"We're not particular about perfect authenticity," explains Bill Cunningham, a member of the American Mountain Men, an organization of about 700 "pretty serious people." "Re-enactors are extremely concerned with counting threads and critiquing buttons. They're like kids playing cowboys and Indians.
"I'm really bothered by re-enactors," he adds. "It's so shallow. What are you doing if you're re-enacting? Picking nits about someone else's equipment and clothes. We do make a stab at some kind of authenticity. But don't come and tell me that my coffeepot is not period-accurate. I don't give a damn."
Jason Gatliff, the editor of On the Trail, a magazine dedicated to those dedicated to the mountain-man era, agrees there are differing levels of seriousness among today's mountain fraternity. "I know one guy who went on a parched-corn diet for a month just to see what it was like to be a long hunter," he says. "He lost a lot of weight. You could say that he's pretty dedicated."
On the other hand, counters Cunningham, "I wouldn't do that, 'cause I'm not that dumb. For starters, long hunters didn't eat parched corn."
Members of AMM, Cunningham explains, "are survivalists. We learn which plants can be eaten, take our game with primitive methods. In order to advance in our organization, a person must demonstrate proficiency in various skills: brain-panning and cutting and sewing his own leather cloth, learning to track game, communicating in sign language, going without food in the wild for three days in various seasons."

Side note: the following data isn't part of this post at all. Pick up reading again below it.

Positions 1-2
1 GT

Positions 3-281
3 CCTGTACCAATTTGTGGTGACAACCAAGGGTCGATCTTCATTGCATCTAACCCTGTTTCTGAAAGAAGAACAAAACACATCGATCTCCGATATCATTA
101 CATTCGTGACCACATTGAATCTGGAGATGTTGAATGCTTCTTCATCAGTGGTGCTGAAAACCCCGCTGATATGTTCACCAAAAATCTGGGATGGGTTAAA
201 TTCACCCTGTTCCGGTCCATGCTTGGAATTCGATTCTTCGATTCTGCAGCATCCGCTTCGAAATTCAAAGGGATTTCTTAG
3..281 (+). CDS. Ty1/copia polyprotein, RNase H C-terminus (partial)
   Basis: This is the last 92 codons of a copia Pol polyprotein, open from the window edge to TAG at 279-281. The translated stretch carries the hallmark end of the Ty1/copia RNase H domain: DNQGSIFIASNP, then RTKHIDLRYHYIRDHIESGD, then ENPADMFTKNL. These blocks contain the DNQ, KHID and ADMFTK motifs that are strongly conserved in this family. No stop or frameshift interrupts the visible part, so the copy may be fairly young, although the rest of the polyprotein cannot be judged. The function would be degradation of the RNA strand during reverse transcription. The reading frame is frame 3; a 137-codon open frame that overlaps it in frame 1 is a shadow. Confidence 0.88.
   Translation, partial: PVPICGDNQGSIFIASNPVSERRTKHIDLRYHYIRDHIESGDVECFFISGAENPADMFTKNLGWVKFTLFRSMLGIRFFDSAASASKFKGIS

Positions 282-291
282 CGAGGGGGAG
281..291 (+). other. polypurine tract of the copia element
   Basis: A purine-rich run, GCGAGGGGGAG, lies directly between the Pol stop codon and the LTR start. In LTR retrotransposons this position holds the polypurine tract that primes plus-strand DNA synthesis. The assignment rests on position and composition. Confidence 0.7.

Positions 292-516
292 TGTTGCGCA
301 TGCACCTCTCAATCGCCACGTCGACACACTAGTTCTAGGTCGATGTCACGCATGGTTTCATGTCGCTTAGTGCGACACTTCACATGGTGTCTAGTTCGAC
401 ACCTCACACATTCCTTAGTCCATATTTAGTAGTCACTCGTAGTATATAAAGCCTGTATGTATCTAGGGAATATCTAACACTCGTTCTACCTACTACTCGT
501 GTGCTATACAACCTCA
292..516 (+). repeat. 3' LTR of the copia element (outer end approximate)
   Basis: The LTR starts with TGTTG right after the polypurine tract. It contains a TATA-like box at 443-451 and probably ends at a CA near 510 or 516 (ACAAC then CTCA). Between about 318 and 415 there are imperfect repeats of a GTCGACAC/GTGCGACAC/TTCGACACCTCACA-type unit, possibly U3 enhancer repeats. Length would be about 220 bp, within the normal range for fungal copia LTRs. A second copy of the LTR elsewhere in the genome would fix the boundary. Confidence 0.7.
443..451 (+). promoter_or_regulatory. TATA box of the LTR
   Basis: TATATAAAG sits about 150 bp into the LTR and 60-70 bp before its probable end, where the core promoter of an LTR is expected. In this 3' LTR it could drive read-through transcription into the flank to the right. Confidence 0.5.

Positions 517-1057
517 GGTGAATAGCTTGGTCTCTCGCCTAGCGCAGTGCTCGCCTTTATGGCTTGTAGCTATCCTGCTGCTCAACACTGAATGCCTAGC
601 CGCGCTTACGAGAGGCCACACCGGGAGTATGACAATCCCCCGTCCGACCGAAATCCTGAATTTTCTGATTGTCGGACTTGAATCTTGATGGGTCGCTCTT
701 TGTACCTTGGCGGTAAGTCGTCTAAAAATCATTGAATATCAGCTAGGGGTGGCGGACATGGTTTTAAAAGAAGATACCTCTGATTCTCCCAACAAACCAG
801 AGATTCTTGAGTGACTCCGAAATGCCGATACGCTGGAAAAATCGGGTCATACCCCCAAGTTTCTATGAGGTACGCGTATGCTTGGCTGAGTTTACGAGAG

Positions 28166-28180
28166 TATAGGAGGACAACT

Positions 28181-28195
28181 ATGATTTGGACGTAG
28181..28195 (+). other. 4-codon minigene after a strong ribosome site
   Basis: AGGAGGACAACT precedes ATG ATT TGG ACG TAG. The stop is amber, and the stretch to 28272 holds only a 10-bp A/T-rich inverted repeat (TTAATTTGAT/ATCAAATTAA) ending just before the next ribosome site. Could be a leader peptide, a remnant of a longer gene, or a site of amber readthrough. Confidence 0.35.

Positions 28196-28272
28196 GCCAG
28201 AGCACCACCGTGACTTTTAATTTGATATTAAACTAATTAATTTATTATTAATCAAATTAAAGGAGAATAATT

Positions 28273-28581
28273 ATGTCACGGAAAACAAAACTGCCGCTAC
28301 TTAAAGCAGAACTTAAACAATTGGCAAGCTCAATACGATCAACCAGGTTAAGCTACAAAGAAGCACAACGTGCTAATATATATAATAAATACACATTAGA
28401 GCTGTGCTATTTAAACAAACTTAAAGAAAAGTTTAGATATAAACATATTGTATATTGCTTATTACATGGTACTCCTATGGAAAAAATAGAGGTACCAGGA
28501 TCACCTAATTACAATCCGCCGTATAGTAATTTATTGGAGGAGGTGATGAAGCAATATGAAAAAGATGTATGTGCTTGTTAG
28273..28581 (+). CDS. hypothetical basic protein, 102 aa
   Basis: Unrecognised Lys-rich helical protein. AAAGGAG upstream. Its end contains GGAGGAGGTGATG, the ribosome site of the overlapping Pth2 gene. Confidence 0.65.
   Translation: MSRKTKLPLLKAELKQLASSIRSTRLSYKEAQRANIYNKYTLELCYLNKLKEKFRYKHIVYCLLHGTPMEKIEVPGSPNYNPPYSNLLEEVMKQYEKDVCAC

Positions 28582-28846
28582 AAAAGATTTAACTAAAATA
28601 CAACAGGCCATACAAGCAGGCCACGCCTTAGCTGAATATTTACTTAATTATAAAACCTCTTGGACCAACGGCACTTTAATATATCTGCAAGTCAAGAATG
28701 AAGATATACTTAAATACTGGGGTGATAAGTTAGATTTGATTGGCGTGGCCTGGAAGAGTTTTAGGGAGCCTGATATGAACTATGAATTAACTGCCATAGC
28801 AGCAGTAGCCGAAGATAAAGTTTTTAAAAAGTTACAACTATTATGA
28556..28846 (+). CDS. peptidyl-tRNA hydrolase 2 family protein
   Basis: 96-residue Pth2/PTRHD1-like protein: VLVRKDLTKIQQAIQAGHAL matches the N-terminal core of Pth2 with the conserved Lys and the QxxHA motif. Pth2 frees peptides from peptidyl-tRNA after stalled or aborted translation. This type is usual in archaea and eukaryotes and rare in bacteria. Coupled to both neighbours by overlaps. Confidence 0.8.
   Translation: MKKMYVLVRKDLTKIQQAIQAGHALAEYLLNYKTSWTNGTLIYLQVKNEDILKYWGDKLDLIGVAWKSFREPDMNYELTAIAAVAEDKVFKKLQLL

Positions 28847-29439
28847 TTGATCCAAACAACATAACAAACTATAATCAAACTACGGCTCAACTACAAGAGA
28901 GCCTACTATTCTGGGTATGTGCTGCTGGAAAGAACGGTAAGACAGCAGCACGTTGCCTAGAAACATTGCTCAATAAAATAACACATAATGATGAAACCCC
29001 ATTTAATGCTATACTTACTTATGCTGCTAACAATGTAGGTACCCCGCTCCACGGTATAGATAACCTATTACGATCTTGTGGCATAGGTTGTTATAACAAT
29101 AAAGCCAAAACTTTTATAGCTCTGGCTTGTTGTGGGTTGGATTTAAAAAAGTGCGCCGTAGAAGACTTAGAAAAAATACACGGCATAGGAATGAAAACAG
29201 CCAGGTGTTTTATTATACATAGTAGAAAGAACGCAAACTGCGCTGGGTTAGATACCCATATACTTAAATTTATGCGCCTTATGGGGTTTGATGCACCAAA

Cunningham admits that such intensity discourages dilettantes. "To some people, it's a hobby," he says. "Many people only go to rendezvous. To the members of AMM, though, it becomes a core part of one's life."
So core that when it comes time to make a choice between, say, being a mountain man or staying married to a woman who just can't see the importance of the lifestyle, one's path is perfectly clear. "I'm divorced," Cunningham says. "Sitting around in the evening working a rawhide-covered stirrup -- or building a gun, or tanning a hide -- doesn't fit into every wife's idea of a good life. I have a friend who's on his fourth wife, and he's starting to curtail his mountain-man activities. Personally, I think it's a bad idea, but I guess he wants to keep her."
Yet, even among the hard-core members of American Mountain Man, Cunningham says, one man stands out.
"Lance Grabowski," he says, "knows so much. He's actually done all these things. He's researched 'em, gone for horseback rides for weeks and weeks, living off the land and damn near dying at times.
"Don't piss him off," he adds. "He might shoot you."
You think being a mountain man in the 21st century sounds romantic? Adventurous? Go tell your mother first.
"Lance," says Marjorie Grabowski, who still lives on the farm in upstate New York where she raised her only son, "demonstrated...signs early on. He was always camping out, and he played cowboys and Indians all the time.
"Like all mothers, I saw him as eventually doing something else. In the beginning, we talked about surveying -- it's something he could do and still be in the outdoors all the time. But he wasn't very good in math, so that didn't work out.
"And now he's been doing this for years," she concludes wistfully. "He's making his own way, and he's not going to change."
"She's disappointed with me," Lance agrees cheerfully. "It's nothing she can understand. She keeps telling me I should get a job. But," he points out, "this is my job. I've been doing it for 35 years. Being a mountain man is my life."